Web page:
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 Yasodhara was the daughter of King Suppabuddha and Queen Pamita. As King Suppabuddha was one of King Suddhodana’s younger brothers, she was one of Prince Siddhattha’s cousins. Yasodhara was born on the same day as Prince Siddhattha. She was exquisitely beautiful, with golden skin and blue-back hair that cascaded down to her feet.

Prince Siddhattha was sixteen when His parents decided that it was a suitable time for Him to marry. As was the custom at that time, a great celebration was held and princesses from all over the country were brought in procession for the Prince to choose from. None of them attracted His attention. The Prince treated them with gifts but refused them all. The procession was almost finished when Yasodhara came rushing in, to inquire if there were any gifts left for her. The Prince then arose from His throne, and taking the pearl necklace that adorned His person, gently placed it around her neck. Prince Siddhattha chose His cousin, Yasodhara, to be His bride.

At first King Suppabuddha was against the marriage. He knew that the wise men had foretold that Siddhattha would leave the palace and His crown to become a Buddha. He also felt that the gentle, compassionate Prince might not be skilled in warfare, and as such, not be suitable for his daughter. The princess, however, wanted to marry no one else but Siddhattha.

King Suppabuddha, wishing to test Prince Siddhattha, arranged a tournament for Him to display His skills in archery, riding and swordsmanship. Sportsmen from all over the country gathered to challenge the Prince. Siddhattha, however, was an excellent sportsman. He excelled in all the events and ousted the best men in the country. King Suppabuddha therefore relented and gave his daughter in marriage to Prince Siddhattha.

The relationship between Yasodhara and Prince Siddhattha was long and deep-rooted. It had started many, many years ago at the time of the Dipankara Buddha. At that time, the Prince (Bodhisatta) was born as an ascetic by the name of Sumedha. After an exceedingly long period of practising the ten virtues, the Bodhisatta Sumedha had finally completed the eight requirements to receive the definite proclamation of Buddhahood from the Dipankara Buddha. Yasodhara, at that time, was born as a noble lady by the name of Sumitra. She saw the Buddha Dipankara give the Bodhisatta eight handfuls of white jasmine flowers and the definite proclamation that He would be a Buddha by the name of Gotama, of the Sakyan caste, in the distant future. Cutting off her hair, she aspired to be His consort and helpmate and to support Him actively in His quest for Buddhahood. This strong aspiration and the meritorious deeds that she performed over a long period of time resulted in her being the Bodhisatta’s consort and supporter throughout many births. During this very long period in which the Bodhisatta completed the virtues she actively supported His quest for perfection.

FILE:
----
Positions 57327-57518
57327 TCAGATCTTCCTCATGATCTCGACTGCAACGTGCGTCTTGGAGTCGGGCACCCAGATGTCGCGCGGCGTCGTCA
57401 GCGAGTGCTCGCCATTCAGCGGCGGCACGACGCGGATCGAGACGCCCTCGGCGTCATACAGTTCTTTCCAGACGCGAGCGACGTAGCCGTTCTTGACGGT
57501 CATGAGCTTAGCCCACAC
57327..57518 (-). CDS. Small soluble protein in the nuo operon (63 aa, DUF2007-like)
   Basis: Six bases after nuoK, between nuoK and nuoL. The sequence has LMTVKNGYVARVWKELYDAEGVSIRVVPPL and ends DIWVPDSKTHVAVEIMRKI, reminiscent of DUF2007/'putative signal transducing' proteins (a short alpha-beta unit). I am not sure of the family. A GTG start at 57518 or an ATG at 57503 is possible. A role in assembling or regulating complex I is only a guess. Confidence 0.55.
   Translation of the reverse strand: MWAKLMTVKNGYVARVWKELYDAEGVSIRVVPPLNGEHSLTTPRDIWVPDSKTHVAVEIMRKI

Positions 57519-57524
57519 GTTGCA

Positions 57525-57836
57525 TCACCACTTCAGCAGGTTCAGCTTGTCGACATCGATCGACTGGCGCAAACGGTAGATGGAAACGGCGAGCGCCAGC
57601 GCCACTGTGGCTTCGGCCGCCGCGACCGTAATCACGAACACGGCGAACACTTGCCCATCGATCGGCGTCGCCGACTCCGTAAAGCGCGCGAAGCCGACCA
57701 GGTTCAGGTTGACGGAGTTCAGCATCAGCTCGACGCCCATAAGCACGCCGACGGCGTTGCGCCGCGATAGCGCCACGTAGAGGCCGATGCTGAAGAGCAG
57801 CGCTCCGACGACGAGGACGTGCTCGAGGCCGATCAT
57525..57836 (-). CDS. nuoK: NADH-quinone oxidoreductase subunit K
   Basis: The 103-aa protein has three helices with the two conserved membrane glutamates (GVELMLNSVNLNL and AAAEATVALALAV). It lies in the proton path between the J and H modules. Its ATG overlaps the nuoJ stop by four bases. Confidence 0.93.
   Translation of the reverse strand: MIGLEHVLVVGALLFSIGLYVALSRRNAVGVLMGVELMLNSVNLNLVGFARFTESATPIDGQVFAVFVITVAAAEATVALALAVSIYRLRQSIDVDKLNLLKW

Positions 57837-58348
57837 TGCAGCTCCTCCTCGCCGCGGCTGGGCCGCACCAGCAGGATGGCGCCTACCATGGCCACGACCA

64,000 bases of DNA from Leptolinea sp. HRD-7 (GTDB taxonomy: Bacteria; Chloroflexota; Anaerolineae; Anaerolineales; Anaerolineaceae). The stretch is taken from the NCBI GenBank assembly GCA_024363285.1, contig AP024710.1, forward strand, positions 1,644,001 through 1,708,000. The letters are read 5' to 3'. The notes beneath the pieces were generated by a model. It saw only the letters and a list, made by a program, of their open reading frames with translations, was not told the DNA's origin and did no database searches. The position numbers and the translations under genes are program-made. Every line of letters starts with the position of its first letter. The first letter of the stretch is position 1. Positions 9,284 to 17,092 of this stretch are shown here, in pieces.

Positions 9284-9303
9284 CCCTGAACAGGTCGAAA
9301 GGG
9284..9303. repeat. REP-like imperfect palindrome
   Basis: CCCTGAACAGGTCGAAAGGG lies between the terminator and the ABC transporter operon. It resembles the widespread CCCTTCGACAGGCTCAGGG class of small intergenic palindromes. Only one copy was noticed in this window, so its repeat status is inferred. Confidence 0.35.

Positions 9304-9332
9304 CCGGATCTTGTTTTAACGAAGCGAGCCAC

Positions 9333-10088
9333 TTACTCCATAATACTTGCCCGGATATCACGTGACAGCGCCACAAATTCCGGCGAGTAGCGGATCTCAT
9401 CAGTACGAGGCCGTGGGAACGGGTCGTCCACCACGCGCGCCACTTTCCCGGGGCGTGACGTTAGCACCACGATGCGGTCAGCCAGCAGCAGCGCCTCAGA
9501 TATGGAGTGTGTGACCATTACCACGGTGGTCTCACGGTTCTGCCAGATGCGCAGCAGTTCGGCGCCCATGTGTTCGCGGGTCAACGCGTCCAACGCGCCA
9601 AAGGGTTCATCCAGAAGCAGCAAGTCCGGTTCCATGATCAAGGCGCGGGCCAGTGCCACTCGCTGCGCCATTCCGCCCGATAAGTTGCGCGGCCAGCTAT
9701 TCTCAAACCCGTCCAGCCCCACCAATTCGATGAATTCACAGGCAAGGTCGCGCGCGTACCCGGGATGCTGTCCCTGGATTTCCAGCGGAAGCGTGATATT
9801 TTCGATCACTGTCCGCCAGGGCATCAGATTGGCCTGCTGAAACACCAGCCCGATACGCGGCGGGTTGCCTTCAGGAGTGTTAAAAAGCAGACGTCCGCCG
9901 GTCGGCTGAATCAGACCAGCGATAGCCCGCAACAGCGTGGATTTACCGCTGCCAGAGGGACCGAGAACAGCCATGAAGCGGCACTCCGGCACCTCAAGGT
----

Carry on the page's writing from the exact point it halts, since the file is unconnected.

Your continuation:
In fact, her dying words reflected this devotion. She referred to the fact that she had been the wife of no other but Him during the entire period and had helped Him to achieve in 100,000 world cycles and four infinite periods what other Buddhas take eight and sixteen infinite periods to achieve.

When the Buddha visited the palace in Kapilavatthu for the first time, all but Princess Yasodhara came to pay homage to Him. She held back, thinking, "Certainly if there is any virtue in me, the Noble Lord Himself will come to my presence." After the meal the Buddha, accompanied by His two male chief disciples, entered her chamber and sat down on the seat prepared for Him. He then said, "Let the king’s daughter reverence me as she likes." On seeing the Buddha, Yasodhara came forward quickly, and clasping His ankles, placed her head on His feet and paid reverence to Him as she wished.